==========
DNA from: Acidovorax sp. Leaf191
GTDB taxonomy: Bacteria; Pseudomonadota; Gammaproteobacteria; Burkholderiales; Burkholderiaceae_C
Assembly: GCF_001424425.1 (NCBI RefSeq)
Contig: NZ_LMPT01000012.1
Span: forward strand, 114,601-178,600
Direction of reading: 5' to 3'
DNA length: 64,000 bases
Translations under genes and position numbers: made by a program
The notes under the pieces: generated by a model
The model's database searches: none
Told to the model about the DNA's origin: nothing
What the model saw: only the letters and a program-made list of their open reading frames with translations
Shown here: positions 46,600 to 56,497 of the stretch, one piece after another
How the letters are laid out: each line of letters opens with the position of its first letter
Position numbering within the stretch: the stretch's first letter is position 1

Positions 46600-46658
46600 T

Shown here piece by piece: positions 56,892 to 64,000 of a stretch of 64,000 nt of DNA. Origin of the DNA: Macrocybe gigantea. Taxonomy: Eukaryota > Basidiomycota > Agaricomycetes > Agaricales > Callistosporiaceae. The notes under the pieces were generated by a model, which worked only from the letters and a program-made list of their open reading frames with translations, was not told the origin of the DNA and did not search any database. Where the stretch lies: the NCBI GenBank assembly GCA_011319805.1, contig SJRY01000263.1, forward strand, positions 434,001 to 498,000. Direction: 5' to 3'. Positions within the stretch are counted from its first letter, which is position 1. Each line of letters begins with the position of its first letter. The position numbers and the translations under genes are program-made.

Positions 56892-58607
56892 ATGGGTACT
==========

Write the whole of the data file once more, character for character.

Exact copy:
DNA from: Acidovorax sp. Leaf191
GTDB taxonomy: Bacteria; Pseudomonadota; Gammaproteobacteria; Burkholderiales; Burkholderiaceae_C
Assembly: GCF_001424425.1 (NCBI RefSeq)
Contig: NZ_LMPT01000012.1
Span: forward strand, 114,601-178,600
Direction of reading: 5' to 3'
DNA length: 64,000 bases
Translations under genes and position numbers: made by a program
The notes under the pieces: generated by a model
The model's database searches: none
Told to the model about the DNA's origin: nothing
What the model saw: only the letters and a program-made list of their open reading frames with translations
Shown here: positions 46,600 to 56,497 of the stretch, one piece after another
How the letters are laid out: each line of letters opens with the position of its first letter
Position numbering within the stretch: the stretch's first letter is position 1

Positions 46600-46658
46600 T

Shown here piece by piece: positions 56,892 to 64,000 of a stretch of 64,000 nt of DNA. Origin of the DNA: Macrocybe gigantea. Taxonomy: Eukaryota > Basidiomycota > Agaricomycetes > Agaricales > Callistosporiaceae. The notes under the pieces were generated by a model, which worked only from the letters and a program-made list of their open reading frames with translations, was not told the origin of the DNA and did not search any database. Where the stretch lies: the NCBI GenBank assembly GCA_011319805.1, contig SJRY01000263.1, forward strand, positions 434,001 to 498,000. Direction: 5' to 3'. Positions within the stretch are counted from its first letter, which is position 1. Each line of letters begins with the position of its first letter. The position numbers and the translations under genes are program-made.

Positions 56892-58607
56892 ATGGGTACT